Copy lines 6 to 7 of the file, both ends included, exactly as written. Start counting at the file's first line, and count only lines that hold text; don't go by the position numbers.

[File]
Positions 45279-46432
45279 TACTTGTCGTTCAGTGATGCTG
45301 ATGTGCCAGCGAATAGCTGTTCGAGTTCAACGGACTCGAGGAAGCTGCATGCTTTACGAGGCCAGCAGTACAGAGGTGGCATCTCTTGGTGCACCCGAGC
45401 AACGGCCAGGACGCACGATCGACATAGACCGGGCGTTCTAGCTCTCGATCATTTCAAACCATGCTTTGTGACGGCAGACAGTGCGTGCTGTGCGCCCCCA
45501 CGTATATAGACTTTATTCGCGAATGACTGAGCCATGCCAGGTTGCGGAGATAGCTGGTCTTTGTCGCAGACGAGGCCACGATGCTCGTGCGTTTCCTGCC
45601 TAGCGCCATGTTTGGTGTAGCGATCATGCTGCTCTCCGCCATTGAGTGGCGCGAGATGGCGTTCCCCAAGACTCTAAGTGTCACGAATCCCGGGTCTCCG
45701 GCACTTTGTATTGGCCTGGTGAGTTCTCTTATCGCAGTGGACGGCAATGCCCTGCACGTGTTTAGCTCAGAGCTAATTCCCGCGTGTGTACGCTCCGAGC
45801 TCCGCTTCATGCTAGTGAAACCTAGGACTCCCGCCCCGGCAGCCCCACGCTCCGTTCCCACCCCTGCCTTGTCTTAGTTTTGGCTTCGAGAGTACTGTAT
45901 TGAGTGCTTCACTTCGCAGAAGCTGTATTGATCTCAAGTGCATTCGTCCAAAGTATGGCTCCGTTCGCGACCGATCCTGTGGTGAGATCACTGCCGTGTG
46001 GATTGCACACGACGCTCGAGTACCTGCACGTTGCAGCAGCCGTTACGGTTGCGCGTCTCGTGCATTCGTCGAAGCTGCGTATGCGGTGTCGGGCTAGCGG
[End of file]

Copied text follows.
45601 TAGCGCCATGTTTGGTGTAGCGATCATGCTGCTCTCCGCCATTGAGTGGCGCGAGATGGCGTTCCCCAAGACTCTAAGTGTCACGAATCCCGGGTCTCCG
45701 GCACTTTGTATTGGCCTGGTGAGTTCTCTTATCGCAGTGGACGGCAATGCCCTGCACGTGTTTAGCTCAGAGCTAATTCCCGCGTGTGTACGCTCCGAGC